For patients undergoing “traditional” fertility treatments, the protocol for, say, in-vitro fertilization (IVF), is relatively straightforward: A routine egg retrieval cycle consists of ovarian stimulation — where the ovaries are injected with hormones to increase the number of mature eggs available for fertilization — on the second or third day of the patient’s menstrual cycle (soon after the period begins). This process continues for about 12-14 days. After the egg retrieval, a fresh embryo transfer can take place within two to five days, or the embryos can be frozen.

There is another option, however. It’s called a “back-to-back” egg retrieval, also known in medical circles as “duostim.” Duostim is when “the patient goes through ovarian stimulation and egg retrieval, and then another round of ovarian stimulation starting one to five days post-egg retrieval,” explains Ido Feferkorn, M.D. a reproductive endocrinologist with the Reproductive Medicine Group.  

Fertility preservation was usually the reason for the duostim method: For example, patients would undergo back-to-back egg retrievals for egg and embryo freezing purposes before starting treatments like chemotherapy. But, in recent years, duostim has been considered as a potential fertility treatment, “mainly for patients with a poor response to ovarian stimulation,” says Dr. Feferkorn. Poor ovarian response can result in decreased oocyte (aka an egg cell prior to maturation) production, cycle cancellation, and a diminished probability of pregnancy.

So are back-to-back egg retrievals a viable option for those trying to conceive via IVF? Rescripted asked Dr. Feferkorn to break down the pros and cons.

Are back-to-back egg retrievals safe?

Although the short answer is yes, that doesn’t mean you should necessarily start requesting that your fertility specialist add duostim to your IVF protocol. “While data is limited,” says Dr. Feferkorn, “it seems that immediate complications are rare and not more frequent than with conventional stimulation and retrieval.” The lack of available information also means “there isn’t much long-term data on women’s health or on the health of babies being born after duostim.” He does go on to say that “embryo outcomes and short-term follow-up of babies being born following duostim seem comparable to that of conventional IVF.”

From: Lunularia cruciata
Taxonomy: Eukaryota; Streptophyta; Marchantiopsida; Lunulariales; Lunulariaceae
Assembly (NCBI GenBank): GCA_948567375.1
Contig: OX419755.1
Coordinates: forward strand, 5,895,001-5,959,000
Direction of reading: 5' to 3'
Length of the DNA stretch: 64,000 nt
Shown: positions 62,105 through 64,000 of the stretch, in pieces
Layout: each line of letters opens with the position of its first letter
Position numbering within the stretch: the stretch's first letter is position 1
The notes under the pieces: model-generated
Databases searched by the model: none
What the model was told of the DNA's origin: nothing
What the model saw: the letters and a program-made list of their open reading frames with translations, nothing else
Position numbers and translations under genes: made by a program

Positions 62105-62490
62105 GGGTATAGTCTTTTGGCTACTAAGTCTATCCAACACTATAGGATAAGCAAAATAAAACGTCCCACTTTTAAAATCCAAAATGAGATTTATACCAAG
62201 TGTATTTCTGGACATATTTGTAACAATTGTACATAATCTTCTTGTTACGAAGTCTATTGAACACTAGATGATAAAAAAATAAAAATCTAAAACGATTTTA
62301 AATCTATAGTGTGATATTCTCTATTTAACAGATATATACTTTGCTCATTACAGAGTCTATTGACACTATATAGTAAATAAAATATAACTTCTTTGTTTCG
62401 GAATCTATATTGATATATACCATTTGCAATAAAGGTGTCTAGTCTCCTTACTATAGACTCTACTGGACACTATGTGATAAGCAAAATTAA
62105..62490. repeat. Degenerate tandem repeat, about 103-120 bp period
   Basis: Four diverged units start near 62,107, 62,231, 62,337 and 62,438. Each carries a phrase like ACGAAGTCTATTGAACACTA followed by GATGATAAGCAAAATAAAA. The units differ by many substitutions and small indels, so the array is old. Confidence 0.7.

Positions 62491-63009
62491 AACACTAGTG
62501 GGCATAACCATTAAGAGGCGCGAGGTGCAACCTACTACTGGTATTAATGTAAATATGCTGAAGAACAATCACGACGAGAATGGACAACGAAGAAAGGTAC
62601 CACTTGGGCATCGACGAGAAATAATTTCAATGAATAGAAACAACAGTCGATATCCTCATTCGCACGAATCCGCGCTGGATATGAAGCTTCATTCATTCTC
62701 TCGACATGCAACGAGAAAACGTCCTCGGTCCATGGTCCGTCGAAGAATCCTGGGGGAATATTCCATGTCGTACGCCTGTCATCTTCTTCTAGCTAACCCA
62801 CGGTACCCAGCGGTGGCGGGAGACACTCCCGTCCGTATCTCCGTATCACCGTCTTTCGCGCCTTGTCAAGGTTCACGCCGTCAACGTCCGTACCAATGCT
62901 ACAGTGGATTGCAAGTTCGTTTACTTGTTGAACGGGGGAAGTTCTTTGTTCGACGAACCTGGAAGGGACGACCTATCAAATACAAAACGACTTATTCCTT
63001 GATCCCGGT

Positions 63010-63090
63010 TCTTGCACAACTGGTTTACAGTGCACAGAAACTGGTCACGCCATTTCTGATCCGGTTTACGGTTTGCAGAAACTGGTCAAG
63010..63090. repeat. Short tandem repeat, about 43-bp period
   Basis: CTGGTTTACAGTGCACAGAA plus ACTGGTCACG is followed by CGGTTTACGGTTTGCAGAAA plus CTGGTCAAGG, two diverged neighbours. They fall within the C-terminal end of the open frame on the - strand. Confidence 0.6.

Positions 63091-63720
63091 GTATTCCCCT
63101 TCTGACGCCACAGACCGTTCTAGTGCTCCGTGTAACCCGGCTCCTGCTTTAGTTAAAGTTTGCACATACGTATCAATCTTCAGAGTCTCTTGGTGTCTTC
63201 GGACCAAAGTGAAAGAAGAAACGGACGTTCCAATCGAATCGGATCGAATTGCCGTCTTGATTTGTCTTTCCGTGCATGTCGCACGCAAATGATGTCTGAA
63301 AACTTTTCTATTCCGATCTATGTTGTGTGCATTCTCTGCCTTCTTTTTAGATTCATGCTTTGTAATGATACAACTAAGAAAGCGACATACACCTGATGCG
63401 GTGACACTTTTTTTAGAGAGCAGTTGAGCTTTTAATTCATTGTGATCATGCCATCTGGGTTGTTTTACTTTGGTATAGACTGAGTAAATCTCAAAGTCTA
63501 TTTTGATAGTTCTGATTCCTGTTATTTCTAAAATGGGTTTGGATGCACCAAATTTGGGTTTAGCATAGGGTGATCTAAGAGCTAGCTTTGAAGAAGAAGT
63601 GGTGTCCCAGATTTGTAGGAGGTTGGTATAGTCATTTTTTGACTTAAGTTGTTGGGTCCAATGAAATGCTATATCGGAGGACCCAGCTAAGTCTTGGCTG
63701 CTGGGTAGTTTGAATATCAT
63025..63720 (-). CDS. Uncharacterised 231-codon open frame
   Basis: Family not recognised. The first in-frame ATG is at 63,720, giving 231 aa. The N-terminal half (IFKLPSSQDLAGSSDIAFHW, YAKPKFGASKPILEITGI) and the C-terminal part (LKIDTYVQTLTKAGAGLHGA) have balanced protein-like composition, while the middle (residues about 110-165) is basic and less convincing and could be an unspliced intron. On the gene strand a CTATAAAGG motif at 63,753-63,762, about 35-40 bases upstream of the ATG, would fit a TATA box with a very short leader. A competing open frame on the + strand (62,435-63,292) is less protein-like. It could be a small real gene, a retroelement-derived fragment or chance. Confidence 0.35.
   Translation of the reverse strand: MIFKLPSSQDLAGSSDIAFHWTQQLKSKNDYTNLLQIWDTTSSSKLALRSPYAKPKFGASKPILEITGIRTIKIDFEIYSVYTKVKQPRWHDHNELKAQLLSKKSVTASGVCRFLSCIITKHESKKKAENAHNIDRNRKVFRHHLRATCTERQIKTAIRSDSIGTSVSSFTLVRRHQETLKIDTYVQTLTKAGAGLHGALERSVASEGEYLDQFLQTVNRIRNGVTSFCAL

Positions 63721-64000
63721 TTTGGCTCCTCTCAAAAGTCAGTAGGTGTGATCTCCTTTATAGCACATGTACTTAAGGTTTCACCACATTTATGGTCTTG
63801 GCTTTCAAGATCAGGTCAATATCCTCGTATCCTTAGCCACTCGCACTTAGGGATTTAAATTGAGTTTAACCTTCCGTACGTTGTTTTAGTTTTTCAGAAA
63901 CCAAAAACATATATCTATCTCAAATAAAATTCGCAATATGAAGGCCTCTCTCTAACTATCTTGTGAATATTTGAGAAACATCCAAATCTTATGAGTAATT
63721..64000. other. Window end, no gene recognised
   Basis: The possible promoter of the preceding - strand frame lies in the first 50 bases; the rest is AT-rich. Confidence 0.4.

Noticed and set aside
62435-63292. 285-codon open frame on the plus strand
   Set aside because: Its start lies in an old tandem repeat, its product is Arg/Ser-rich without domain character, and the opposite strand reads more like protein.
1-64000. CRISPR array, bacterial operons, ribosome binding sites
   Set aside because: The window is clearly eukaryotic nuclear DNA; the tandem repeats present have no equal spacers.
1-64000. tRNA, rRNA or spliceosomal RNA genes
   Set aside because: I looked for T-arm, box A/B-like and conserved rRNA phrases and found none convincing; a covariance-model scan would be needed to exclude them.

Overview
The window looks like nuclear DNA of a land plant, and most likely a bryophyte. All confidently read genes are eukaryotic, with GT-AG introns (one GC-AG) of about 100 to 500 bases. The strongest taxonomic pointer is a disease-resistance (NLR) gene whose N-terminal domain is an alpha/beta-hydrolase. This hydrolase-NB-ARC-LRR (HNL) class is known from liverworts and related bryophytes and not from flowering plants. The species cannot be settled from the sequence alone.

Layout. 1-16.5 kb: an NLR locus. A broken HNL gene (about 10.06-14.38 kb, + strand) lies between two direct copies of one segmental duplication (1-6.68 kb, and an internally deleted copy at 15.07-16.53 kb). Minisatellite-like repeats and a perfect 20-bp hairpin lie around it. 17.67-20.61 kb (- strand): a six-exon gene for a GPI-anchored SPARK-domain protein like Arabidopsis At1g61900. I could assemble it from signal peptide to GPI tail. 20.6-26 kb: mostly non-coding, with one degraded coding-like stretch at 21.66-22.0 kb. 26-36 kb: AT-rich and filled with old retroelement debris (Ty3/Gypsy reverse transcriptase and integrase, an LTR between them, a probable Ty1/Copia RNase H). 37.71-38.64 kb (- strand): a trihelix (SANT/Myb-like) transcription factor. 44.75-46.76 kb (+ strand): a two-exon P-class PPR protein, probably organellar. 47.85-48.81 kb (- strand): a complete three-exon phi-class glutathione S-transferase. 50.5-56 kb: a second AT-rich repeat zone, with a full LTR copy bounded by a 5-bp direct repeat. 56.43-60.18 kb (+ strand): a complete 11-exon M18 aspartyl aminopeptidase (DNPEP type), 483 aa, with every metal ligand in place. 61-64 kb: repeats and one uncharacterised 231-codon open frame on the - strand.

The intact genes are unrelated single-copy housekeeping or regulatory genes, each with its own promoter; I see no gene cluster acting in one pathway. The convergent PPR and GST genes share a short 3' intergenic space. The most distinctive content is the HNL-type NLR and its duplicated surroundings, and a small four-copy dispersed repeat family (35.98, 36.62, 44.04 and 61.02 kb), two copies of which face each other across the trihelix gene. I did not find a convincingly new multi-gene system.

Are there benefits to back-to-back egg retrievals?

If there are, “the jury is still out,” says Dr. Feferkorn. “The benefits of duostim are still under study and are a matter of ongoing debate in the medical literature.” Even though some patients with a poor ovarian response are offered duostim, he says there is no proof of a higher live birth rate result. 

As for the possibility of duostim resulting in higher pregnancy rates, “there isn’t enough data to conclude” such an outcome, says Dr. Feferkorn. “Some of the limitations in studying this are the definition of poor response, the different reasons leading to a poor response, and the different protocols being used in duostim,” he explains.  

While having back-to-back egg retrievals can “potentially shorten the time frame for achieving an embryo for transfer,” says Dr. Feferkorn, the cons may outweigh this single pro.

What are cons of back-to-back egg retrievals?

If you decide to do a back-to-back egg retrievals, the embryos from the first retrieval must be frozen. “Duostim mandates embryo freezing (we do not transfer the embryo and continue ovarian stimulation simultaneously),” says Dr. Feferkorn.

There are also emotional difficulties to consider, and they aren’t minor. “Women are not robots,” says Dr. Feferkorn, “and while it may seem easy to prescribe another cycle back-to-back, it could be very challenging.” If you are mulling over a duostim protocol, remember that “the second stimulation also tends to be a bit longer (by a few days),” and agreeing to “a back-to-back cycle also means postponing embryo transfer.”

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You know your body and your mind best, and if back-to-back egg retrievals feel like too much, then it’s imperative you share your concerns with your fertility specialist.

If you are a patient with a poor ovarian response, speak with your fertility specialist about whether or not duostim is a good option. “A conventional stimulation in a poor responder can result in having no embryo for transfer — which is a difficult outcome to cope with,” observes Dr. Feferkorn. “This is also why treatment must be tailored to the patient — personalized medicine is the key!”

Sarene Leeds holds an M.S. in Professional Writing from NYU, and is a seasoned journalist, having written and reported on subjects ranging from TV and pop culture to health, wellness, and parenting over the course of her career. Her work has appeared in Rolling Stone, The Wall Street Journal, Vulture, SheKnows, and numerous other outlets. A staunch mental health advocate, Sarene also hosts the podcast “Emotional Abuse Is Real.” Visit her website here, or follow her on Instagram or Twitter.